There are two amazing student-led projects in the works for the summer of 2017. They are both working with Lisa Brawley as their faculty mentor. The first is called Experimental Classroom, created by Charlotte Foley, Audrey Keefe, and Antoine Robinson. In Charlotte’s words, “the Experimental Classroom is a project in 3 parts that puts classroom architecture in conversation with liberatory pedagogy and interrogating norms via physical interventions on classroom spaces. We will represent our research using industrial yarn, voice recognition software, and speculative/human-centered design thinking.”
The second project is called Windswept, created by Noah Trueblood and Jacob Brody. Their project aims to model wind using a large flexible copper structure, so as to show the wave-like effects of wind on fields or hay or grass through a different medium. They will explore the dichotomy of machine and organic.
In Noah’s words, “The goal of Windswept is to explore the experience of the touch of wind. When thinking of ideas for a project, we were drawn to the unique phenomenon of the feeling of the touch of wind. Wind is only experienced through the interactions that result from its force, whether it be a relaxing breeze or the shaking gust of a storm. In order to create a project that recreates the experience of the touch of wind, we want to simulate the interactions that occur between wind and nature. The first images that came to mind were of the wave-like movements that a gust of wind causes as it rips through a hay field. Wind interacting with grass became the visual inspiration for the project. Windswept is created out of copper strips actuated by a two dimensional array of motors that flex the copper to create a wave effect. With each actuator capable of being individually controlled, the copper surface can be manipulated to display natural wind patterns in real time.”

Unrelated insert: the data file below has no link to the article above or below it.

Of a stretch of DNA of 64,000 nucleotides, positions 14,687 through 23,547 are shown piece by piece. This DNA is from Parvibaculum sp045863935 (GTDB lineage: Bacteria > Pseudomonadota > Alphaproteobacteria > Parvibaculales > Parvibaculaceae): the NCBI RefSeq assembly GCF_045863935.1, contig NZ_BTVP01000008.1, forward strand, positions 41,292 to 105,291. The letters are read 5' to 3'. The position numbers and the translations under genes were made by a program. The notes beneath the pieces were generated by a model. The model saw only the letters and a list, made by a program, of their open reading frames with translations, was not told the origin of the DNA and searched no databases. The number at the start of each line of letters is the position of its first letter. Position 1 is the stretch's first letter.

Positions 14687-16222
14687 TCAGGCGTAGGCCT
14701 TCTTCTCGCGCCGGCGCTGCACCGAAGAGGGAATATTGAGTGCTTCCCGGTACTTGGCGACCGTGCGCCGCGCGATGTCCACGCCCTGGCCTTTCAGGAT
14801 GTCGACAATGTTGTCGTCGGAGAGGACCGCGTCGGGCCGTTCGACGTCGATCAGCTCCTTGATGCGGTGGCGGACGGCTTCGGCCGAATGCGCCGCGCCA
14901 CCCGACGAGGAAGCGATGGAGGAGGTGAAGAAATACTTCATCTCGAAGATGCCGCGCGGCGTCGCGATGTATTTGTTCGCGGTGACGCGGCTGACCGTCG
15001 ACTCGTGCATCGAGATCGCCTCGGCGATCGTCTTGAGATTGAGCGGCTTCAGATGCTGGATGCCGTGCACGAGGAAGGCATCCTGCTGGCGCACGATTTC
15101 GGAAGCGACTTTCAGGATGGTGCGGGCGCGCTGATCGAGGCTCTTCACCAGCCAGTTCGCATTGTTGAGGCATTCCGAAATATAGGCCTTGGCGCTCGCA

CAAD also has two artists in residence for the summer: Courtney Starrett and Susan Reiser. They are two collaborators who have worked together in the past, and have come to Vassar to put on a creative inter-disciplinary lighting installation. This installation will investigate Vassar’s form and aesthetic, with individual lamps meant to represent particular buildings on campus, their architecture, histories, and current purposes. This installation will bring together the past and present of Vassar’s campus architecture through information displayed on or represented by the pattern or fabric of the lampshades and the shadows they create.
All three of these projects/installations will be up on Vassar’s campus during the week before family’s weekend, September 11th- 15th.